According to the Corporate Average Fuel Economy standard (CAFE) regulation, which was enacted in 1975, every seller of automobiles in the US had to achieve by 1985 a minimum sales-weighted average fuel efficiency of 27.5 miles per gallon (MPG). This standard had to be achieved for domestically produced and imported cars separately. Failure to meet the prescribed standard incurred a penalty of $5 per car per 1/10 of a gallon that the corporate average fuel economy fell below the standard. The first idea about the environmental impact of the CAFE regulation can be obtained by examining its effects on the average fuel efficiency of domestic and foreign firms; these effects are largest for the domestic production of US manufacturers, whose corporate average fuel efficiency would be lower by 1.2 MPG in the absence of CAFE standards. CAFE standards also lead to approximately 19 million US gallons (72,000 m3) fuel consumption savings per year. Contrary to the CAFE standards, gasoline taxes affect not only new but also used cars, so that there is no reason to expect any substitution towards less fuel efficient used cars when taxes are raised. Small tax increases are insufficient to induce fuel cost savings of the same order of magnitude as CAFE.[29]

Marketable allowances[edit]

Leaded gasoline[edit]

Lead was originally added to fuel as an additive to prevent engine knocking. In the 1970s, virtually all gasoline used in the United States contained lead with an average concentration of almost 2.4 grams per gallon. By the mid 1970s, the EPA began formulating plans to phase lead out of fuel for two main reasons. There was growing concern over lead's potential affects on human health, especially with respected hypertension and cognitive development in children. Additionally, the introduction of the catalytic converter in new automobiles manufactured after 1975 required an adjustment to the fuel standards. Catalytic converters were utilized in new automobiles to help meet the hydrocarbon, carbon monoxide, and nitrogen oxide emission standards mandated by the 1970 Clean Air Act. Unfortunately, the catalytic converters could only function properly with unleaded fuel.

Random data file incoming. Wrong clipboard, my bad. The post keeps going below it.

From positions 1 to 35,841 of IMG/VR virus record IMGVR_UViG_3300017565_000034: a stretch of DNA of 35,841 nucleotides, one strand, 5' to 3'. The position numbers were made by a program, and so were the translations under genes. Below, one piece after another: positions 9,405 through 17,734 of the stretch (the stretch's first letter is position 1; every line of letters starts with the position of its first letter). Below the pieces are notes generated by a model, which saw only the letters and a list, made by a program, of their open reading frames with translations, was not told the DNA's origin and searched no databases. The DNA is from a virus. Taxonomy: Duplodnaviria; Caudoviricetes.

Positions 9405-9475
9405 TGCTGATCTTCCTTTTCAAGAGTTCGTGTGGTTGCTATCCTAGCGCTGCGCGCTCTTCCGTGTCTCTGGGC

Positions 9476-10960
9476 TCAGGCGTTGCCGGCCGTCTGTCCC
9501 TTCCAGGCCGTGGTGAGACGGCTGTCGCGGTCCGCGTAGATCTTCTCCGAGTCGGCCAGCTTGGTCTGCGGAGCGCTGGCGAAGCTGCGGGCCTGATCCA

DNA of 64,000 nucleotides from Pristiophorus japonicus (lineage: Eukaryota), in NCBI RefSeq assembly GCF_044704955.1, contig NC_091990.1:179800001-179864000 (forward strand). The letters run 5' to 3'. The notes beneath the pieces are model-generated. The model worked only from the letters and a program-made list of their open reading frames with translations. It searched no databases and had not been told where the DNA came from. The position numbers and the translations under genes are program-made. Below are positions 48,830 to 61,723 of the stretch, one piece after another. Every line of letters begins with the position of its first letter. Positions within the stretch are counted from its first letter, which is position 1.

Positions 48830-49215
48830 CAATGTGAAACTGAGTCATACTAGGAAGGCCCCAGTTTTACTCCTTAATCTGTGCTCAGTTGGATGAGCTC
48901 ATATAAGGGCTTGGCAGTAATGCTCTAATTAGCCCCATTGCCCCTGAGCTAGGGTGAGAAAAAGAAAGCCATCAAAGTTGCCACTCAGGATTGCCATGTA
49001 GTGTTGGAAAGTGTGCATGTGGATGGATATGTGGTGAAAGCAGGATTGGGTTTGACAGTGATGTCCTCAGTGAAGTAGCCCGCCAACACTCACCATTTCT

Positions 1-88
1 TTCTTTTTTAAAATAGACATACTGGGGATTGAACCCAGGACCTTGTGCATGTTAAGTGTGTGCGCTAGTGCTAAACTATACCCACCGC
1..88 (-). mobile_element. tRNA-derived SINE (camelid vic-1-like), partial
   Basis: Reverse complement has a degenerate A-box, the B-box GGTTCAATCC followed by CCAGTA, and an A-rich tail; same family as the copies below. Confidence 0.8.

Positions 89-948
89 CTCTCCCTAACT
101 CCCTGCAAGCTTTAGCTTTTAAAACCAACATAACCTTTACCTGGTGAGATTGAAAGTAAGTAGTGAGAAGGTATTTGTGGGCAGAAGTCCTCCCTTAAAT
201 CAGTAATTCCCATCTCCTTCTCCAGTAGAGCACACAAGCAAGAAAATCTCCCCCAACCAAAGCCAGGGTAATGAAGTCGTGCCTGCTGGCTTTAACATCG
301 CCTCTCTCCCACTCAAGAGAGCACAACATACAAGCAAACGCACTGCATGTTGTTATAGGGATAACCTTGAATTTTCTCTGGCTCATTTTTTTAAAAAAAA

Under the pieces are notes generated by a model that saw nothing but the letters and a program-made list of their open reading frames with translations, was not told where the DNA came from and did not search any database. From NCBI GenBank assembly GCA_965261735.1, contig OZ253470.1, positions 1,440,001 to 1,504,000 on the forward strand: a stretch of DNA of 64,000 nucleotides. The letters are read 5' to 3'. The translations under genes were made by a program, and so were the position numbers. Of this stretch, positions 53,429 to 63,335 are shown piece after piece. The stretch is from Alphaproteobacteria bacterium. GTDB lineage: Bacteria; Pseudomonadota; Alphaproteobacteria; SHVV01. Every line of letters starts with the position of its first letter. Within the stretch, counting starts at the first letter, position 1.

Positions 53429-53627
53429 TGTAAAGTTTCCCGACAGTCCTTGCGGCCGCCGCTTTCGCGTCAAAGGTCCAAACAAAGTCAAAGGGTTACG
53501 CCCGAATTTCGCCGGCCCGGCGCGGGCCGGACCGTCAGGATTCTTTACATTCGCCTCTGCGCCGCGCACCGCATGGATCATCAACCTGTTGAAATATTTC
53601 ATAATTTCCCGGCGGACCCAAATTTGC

In order to protect human health and ensure that catalytic converters were operating properly, the EPA required that the average lead content of all gasoline sold be reduced from 1.7 grams per gallon after January 1, 1975 to 0.5 grams per gallon by January 1, 1979. Eventually, the EPA lowered the average lead concentration standard goal to 0.1 gm/gal by January 1, 1986. The EPA defined "averages" in a way that allowed refiners who owned more than one refinery to average or "trade" among refineries to satisfy their lead limits each quarter. Taking note of the trading that was taking place, the EPA permitted refiners to bank credits for use until the end of 1987. EPA enforcement relied on reporting requirements and random testing of gasoline samples.[30]

The EPA has officially concluded its effort to phase out lead in fuel. As of 1996, manufacturers are no longer required to place "unleaded fuel only" labels on the dashboard and on or around the fuel filler inlet area of each new motor vehicle. Additionally, several record keeping and reporting requirements for gasoline refiners and importers have been lifted.[31] Critics have viewed the lead credit trading program as a successful implementation of a cap and trade system allowing for the gradual reduction of a pollutant. Lead credit trading as a percentage of lead use rose above 40 percent by 1987. An estimated 20 percent of refineries participated in trading early in the program, eventually rising to 60 percent of refineries.[32]